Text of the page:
For this sample, I used a Xamarin.iOS application but it also works with Xamarin.Android.

Use the listener and the client

Now that we have all the necessary parts, we can execute our Xamarin application (the client) to see if it works. As you can see on this screenshot, the interface is pretty simple.

Xamarin - UDP Client

If you tap on the “Send UDP Message” button, and if the listener is not started, nothing will happen. The message will be sent over the network but nobody will receive it.

Now if we execute the listener (our console application) then tap the button on the client (our Xamarin application), the message is sent over the network, then received and printed on the console as you can see below.

Xamarin - UDP Listener

Limitations

As we saw in this article, the solution based on UDP to broadcast messages over the network, can be used in Xamarin applications and it’s very easy to implement. But there are some limitations to understand if you use this solution.

The most important is that broadcast messages, generally don’t go through routers. It means that this solution only works if the listeners and the clients are on the same network segment.

Another limitation concerns the UDP protocol. As mentioned earlier, UDP is not reliable and it’s not guaranteed that a message will be delivered. It’s not guaranteed too, that messages are delivered in the same order where they were sent. It also may happen that a message is received many times. For all these cases, your application is responsible to react as you need.

But in my case, I just need to send a message when an application starts/stops. Because my need is very basic, this solution seems to be viable.

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Signing your Xamarin.Android application package during the development phase

When you create an application using Xamarin.Android (or even if you use other tools such as Android Studio), it’s necessary to sign the application package (APK) to publish your application on the Google Play Store.

If you don’t know how how to proceed, Xamarin has published a step-by-step tutorial which explains how to achieve this goal.

This article is very useful when your application is finished, because it explains how to use the built-in tools to archive, sign and distribute your application.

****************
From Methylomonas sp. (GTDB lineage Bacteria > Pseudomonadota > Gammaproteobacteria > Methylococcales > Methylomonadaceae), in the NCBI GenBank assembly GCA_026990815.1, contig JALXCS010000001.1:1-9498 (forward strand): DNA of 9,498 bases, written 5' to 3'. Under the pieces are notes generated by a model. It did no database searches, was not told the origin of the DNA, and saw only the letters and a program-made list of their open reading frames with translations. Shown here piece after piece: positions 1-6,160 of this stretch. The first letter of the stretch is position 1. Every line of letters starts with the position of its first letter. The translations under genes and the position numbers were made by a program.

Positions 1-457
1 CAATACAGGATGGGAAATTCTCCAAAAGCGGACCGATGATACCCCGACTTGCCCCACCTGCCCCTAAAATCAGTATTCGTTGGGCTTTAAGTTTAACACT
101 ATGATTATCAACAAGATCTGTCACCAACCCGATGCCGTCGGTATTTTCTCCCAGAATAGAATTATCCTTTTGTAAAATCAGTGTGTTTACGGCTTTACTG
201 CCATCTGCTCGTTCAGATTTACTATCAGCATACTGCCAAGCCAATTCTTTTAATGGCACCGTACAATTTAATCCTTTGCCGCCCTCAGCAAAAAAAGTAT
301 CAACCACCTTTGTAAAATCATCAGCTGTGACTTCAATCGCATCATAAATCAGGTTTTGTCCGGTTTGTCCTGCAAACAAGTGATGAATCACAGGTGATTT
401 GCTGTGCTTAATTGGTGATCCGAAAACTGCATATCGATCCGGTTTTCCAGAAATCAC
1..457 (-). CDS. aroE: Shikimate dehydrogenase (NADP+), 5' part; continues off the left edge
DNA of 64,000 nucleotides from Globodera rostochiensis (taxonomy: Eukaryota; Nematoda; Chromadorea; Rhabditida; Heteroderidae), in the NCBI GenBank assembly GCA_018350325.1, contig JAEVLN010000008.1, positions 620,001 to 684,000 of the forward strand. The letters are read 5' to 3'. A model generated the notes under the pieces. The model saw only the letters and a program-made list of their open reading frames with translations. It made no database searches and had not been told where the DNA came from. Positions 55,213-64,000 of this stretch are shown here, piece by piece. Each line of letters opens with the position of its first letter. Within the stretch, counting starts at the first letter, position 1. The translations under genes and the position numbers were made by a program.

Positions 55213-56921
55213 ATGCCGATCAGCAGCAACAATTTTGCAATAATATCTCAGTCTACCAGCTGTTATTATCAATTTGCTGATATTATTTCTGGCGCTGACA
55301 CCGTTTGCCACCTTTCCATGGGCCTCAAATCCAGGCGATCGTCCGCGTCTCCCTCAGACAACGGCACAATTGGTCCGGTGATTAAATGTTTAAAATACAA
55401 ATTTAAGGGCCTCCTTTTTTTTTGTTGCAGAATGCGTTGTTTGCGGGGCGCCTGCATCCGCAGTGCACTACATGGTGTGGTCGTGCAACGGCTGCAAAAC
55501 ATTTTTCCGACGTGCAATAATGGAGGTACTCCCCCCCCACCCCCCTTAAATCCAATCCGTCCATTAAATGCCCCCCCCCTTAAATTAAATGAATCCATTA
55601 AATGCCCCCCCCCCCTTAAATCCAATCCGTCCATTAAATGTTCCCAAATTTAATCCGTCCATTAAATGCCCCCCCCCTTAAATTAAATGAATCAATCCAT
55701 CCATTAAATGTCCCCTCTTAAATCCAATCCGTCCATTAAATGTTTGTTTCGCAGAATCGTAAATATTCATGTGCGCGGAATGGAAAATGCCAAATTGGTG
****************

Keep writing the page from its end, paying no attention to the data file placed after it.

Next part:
But when you’re still in the development phase (e.g. to implement and test push notifications), it’s not convenient to use this workflow.

Fortunately, a more simple way to reach the same goal exist and is very easy to implement. Let’s take a look to this process.

Create a new keystore/certificate

The first step to sign an application is to generate a keystore, the container for the certificate associated to your application.

There are different ways to generate a keystore (e.g. command-line tools), but my preferred way is to use the GUI available in Xamarin Studio. To access this screen, go to Xamarin Studio > Preferences > Android Signing Keys.

Xamarin - Android Signing Keys

This screen lists all the keystores that you created on your computer. You are also able to import an existing keystore, or generate a new one by clicking to Create a new key.

When you create a new new key, you just have to complete some information on who you are (firstname, lastname, organisation…) and the security of your certificate (alias, password and validity).

Xamarin - Android Create Keystore

Once you created the new key, it’s stored in the folder ~/Library/Developer/Xamarin/Keystore/Your-Alias (if you’re using a Mac).

Sign your package with the keystore

The second (and last) step to sign your package is to associate the keystore to your project.

Once your project is open in Xamarin Studio, go to Project Options > Android Package Signing.

Check the box labeled “Sign the .APK file using the following keystore details” and fill the details with information used when you created the keystore.

If you have used the GUI to create the keystore, you probably noticed that there’s only one password value while there are 2 values (keystore password and alias password) in this screen. The GUI use the same value for both fields, but it’s possible to use different values if you use command-line tools.

Xamarin - Android Package Signing

Please note that it’s possible to use different keystores for debug and release modes. You can switch between these modes using the configuration list on the top of the dialog box.